A corpus of full-text journal articles is a robust evaluation tool for revealing differences in performance of biomedical natural language processing tools
1 Computational Bioscience Program, U. Colorado School of Medicine, 12801 E 17th Ave, Aurora, MS 8303, CO 80045, USA
2 Department of Linguistics, University of Colorado Boulder, Boulder, 290 Hellems, CO 80309, USA
3 Institute of Cognitive Science, University of Colorado Boulder, Boulder, MUEN PSYCH Building D414, CO 80309, USA
4 Department of Computer Science, Brandeis University, Waltham, MS 018, MA 02454, USA
BMC Bioinformatics 2012, 13:207 doi:10.1186/1471-2105-13-207Published: 17 August 2012
We introduce the linguistic annotation of a corpus of 97 full-text biomedical publications, known as the Colorado Richly Annotated Full Text (CRAFT) corpus. We further assess the performance of existing tools for performing sentence splitting, tokenization, syntactic parsing, and named entity recognition on this corpus.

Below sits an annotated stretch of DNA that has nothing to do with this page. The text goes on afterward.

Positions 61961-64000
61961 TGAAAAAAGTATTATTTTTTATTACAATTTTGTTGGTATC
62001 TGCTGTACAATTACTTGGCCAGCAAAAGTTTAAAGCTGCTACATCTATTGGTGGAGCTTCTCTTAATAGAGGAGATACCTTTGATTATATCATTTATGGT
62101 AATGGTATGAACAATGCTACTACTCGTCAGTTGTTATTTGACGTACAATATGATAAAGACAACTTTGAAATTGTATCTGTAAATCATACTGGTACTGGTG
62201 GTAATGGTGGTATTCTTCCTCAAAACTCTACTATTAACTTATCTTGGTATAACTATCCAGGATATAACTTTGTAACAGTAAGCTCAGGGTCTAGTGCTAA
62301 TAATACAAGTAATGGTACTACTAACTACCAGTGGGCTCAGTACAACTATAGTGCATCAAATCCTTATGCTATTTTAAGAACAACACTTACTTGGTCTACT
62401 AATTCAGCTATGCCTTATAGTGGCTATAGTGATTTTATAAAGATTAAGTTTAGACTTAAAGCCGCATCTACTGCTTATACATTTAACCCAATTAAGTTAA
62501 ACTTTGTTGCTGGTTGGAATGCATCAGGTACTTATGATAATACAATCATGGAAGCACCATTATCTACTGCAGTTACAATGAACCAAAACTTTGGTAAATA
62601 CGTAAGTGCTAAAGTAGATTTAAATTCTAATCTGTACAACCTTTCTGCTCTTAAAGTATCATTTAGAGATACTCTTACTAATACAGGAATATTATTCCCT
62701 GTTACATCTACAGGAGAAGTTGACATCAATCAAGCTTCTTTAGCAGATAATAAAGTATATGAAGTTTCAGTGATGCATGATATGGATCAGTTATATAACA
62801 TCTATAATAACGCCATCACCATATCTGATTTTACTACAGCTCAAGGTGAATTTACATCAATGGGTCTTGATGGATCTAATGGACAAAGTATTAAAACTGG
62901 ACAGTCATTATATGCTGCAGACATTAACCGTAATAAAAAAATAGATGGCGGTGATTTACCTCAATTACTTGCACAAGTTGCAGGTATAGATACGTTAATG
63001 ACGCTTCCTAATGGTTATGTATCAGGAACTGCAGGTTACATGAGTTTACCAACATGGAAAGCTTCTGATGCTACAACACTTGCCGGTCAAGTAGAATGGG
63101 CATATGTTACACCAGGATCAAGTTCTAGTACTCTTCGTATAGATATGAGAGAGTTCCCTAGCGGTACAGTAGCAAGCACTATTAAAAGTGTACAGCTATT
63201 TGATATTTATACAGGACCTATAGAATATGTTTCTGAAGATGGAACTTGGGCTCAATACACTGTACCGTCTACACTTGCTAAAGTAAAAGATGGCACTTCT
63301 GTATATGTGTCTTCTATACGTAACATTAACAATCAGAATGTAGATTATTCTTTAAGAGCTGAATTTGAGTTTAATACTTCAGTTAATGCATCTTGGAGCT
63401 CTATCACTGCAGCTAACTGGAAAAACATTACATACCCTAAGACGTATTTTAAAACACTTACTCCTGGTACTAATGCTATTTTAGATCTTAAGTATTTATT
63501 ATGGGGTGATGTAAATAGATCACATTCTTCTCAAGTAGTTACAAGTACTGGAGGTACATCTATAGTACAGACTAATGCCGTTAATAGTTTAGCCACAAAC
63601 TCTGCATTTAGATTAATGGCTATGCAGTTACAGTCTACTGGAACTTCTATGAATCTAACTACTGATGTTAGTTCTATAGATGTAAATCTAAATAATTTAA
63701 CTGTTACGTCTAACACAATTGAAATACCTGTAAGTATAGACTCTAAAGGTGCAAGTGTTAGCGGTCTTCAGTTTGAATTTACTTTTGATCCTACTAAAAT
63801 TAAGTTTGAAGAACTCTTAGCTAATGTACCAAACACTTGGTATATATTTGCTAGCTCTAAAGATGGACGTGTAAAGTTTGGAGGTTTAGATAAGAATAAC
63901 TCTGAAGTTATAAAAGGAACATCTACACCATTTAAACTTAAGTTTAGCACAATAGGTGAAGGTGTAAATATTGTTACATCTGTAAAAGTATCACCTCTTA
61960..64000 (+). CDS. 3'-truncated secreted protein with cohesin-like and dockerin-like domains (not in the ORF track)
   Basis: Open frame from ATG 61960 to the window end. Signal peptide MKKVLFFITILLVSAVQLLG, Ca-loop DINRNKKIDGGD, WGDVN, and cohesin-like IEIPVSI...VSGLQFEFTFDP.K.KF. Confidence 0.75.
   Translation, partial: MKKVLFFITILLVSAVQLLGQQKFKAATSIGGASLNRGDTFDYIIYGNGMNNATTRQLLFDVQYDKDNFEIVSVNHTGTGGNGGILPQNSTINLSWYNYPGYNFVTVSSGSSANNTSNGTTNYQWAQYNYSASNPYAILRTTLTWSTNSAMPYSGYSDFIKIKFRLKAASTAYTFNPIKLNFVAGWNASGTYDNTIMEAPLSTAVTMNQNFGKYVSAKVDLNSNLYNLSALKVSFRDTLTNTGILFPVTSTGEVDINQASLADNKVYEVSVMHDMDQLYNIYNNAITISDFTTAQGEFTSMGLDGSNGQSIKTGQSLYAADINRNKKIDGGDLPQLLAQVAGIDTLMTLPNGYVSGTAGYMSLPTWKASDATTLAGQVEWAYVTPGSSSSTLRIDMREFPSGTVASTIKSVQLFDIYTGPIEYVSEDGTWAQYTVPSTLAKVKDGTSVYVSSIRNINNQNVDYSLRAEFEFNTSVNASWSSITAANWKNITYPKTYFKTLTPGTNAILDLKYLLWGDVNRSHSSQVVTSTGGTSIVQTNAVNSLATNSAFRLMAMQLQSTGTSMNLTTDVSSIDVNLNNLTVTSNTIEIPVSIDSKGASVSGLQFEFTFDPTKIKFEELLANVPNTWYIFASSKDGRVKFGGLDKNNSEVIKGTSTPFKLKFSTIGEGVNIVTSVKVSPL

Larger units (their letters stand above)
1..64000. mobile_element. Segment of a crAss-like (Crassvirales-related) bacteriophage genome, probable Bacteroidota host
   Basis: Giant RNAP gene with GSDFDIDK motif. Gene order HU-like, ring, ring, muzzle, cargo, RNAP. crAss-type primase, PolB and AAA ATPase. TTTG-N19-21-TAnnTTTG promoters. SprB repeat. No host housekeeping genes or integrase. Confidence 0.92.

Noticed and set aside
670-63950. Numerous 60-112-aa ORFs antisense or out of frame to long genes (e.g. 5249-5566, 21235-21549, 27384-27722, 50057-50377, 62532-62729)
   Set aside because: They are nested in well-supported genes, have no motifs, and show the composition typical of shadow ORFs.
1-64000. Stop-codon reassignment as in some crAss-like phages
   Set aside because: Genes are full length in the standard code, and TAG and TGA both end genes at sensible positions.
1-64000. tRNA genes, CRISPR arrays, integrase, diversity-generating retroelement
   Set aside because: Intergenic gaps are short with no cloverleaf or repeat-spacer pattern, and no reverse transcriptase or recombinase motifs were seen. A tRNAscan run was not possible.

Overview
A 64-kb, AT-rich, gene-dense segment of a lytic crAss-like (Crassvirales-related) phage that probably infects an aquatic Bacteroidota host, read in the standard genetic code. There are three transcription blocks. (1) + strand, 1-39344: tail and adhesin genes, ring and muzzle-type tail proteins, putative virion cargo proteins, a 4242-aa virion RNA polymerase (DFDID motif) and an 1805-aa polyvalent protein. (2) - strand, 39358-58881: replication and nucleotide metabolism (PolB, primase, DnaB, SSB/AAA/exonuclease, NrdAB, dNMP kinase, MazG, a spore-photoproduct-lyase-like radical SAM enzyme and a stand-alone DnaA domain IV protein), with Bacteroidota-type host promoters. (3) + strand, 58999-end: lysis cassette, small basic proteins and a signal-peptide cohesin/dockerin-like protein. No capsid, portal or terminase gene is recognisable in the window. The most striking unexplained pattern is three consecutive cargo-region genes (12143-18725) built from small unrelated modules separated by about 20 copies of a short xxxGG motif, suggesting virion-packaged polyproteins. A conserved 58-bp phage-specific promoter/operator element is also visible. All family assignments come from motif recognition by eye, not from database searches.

Many biomedical natural language processing systems demonstrated large differences between their previously published results and their performance on the CRAFT corpus when tested with the publicly available models or rule sets. Trainable systems differed widely with respect to their ability to build high-performing models based on this data.
The finding that some systems were able to train high-performing models based on this corpus is additional evidence, beyond high inter-annotator agreement, that the quality of the CRAFT corpus is high. The overall poor performance of various systems indicates that considerable work needs to be done to enable natural language processing systems to work well when the input is full-text journal articles. The CRAFT corpus provides a valuable resource to the biomedical natural language processing community for evaluation and training of new models for biomedical full text publications.